It is still another object of the present invention to produce a stress cell in which a force sensor is incorporated in order to measure the shear modulus of the sample directly.

It is yet another object of the present invention to provide a system which is easy to calibrate and in which the bending angle of the sample can be controlled precisely with a controlled movements of a motor.

These and many other objects and advantages of the present invention will become apparent to those of ordinary skill in the art from a consideration of the drawings and ensuing description of the invention.

SUMMARY OF THE INVENTION

The present invention is directed to a mechanism for stressing a sample to be imaged with a scanning probe microscope. In its simplest embodiment, the stress cell comprises a sample stage, a clamp to hold the sample to be stressed against the sample stage, a stress inducing element, and a drive mechanism to force the sample against the stress inducing element.

According to another aspect of the present invention, a force or stress sensing sensor is included to provide a signal indicative of the level of stress imparted to the sample.

According to another aspect of the present invention, a motor drive may be incorporated into the drive mechanism in order to automate the application of stress.

BRIEF DESCRIPTION OF THE DRAWINGS

FIG. 1 is a perspective view of a stress cell according to a presently preferred embodiment of the present invention.

FIG. 2 is a cross-sectional view of the stress cell of FIG. 1 showing it mounted to a scanning probe microscope that scans the sample from above.

FIG. 3 is a cross-sectional view of a stress cell according to the present invention during a calibration procedure.

FIG. 4 is a cross-sectional view of a stressed sample undergoing scanning probe microscopy.

DESCRIPTION OF THE PREFERRED EMBODIMENTS

Those of ordinary skill in the art will realize that the following description of the present invention is illustrative only and is not intended to be in any way limiting. Other embodiments of the invention will readily suggest themselves to such skilled persons from an examination of the within disclosure.

According to the present invention in its preferred embodiment, the essential elements of the system are depicted in the perspective view of FIG. 1. A sample stage 1 has a hard steel wedge 2 placed on it which acts as a stress inducing element. Two slots 8 in sample stage 1 allow the two arms 3 of a clamp 4 to slide through the sample stage 1. A sample 7 is held by the two arms 3 of the clamp 4 and pulled against the wedge 2. A micrometer 5 including a gear 6 mounted to threaded rod 5a, is threaded through the lower part of the clamp 4, pulling the clamp 4 away from the stage 1 as threaded rod 5a pushes against stage 1.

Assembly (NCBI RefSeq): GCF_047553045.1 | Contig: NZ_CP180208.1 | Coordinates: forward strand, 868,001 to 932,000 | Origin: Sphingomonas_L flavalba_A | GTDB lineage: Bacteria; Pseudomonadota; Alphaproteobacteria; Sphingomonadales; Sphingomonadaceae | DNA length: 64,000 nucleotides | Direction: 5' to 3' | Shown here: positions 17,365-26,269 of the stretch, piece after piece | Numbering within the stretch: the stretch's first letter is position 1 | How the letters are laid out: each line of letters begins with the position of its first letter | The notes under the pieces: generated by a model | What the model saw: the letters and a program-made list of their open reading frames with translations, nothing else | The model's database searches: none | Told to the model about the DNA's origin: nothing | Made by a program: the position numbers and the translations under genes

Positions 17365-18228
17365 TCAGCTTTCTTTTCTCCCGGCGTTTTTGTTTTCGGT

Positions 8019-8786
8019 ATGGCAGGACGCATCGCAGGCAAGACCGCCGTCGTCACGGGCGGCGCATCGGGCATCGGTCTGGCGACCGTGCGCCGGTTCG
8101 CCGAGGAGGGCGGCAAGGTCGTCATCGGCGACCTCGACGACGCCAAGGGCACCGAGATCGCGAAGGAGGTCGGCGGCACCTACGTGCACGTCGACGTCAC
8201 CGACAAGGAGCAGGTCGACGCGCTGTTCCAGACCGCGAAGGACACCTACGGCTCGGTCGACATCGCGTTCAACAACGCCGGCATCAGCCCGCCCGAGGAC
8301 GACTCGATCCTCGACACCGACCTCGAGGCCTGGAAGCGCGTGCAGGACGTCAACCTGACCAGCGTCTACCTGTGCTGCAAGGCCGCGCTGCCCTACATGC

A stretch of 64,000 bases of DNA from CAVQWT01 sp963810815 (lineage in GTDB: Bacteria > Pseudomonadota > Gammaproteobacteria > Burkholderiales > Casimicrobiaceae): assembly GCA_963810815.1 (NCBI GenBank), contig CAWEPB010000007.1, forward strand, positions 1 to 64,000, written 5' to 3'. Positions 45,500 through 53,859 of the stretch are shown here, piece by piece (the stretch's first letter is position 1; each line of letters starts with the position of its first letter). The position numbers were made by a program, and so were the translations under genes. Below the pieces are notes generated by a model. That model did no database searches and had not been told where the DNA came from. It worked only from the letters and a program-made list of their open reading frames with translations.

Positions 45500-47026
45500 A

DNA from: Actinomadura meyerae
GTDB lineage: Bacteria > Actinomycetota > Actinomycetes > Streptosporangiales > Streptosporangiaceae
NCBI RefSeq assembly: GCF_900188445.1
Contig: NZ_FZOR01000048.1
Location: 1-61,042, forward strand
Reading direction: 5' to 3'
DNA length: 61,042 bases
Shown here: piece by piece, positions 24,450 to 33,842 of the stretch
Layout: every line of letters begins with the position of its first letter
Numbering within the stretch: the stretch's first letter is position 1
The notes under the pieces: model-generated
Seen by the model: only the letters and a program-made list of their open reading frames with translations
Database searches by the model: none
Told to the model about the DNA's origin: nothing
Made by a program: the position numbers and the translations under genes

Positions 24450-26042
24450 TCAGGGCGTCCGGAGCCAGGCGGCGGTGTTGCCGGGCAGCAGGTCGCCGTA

As depicted in FIG. 2, the stage 1 may be mounted onto a scanning probe microscope that scans and approaches the sample from above. Such a microscope is described in co-pending U.S. patent application Ser. No. 08/388,068 which is hereby incorporated by reference herein as if set forth fully herein. This microscope has three plungers 15 (two at the front as shown and one in the back which is not shown here) which have magnetic balls 18 at their ends and act to suspend the sample stage 1 from the scanning probe microscope. According to a presently preferred embodiment, magnetic balls 18 fasten onto three magnetic disks 16 which are embedded in the sample stage 1. This arrangement provides additional holding force over magnets against a pure steel plate. Alternatively, the sample stage may be incorporated into a support housing the stress cell and related equipment and the microscope may rest on that support. The three plungers 15 are adjusted so that the scanning probe 22 is lowered into the proximity of the sample surface for imaging. The surface topographical features are mapped as the scanning probe 22 is scanned over the surface by the piezoelectric scanner 21. A motor 10 is preferably mounted underneath the stage. It has a gear 11a mounted at the end of its drive-shaft which couples to the larger gear 6 on the micrometer 5. According to a presently preferred embodiment, a gear reduction ratio of 1:80 is used. A rotation counter 12 is also mounted underneath the stage, and it is coupled to the gear 6 on the micrometer 5 with a small gear 11b. A force sensor 17 is mounted on the bottom of the stage at the point where the apex of the micrometer 5 contacts the stage. It is used to calculate the shear modulus of the sample since the bending moment may be calculated precisely from the measured force and the geometry of the clamp as well known to those of ordinary skill in the art.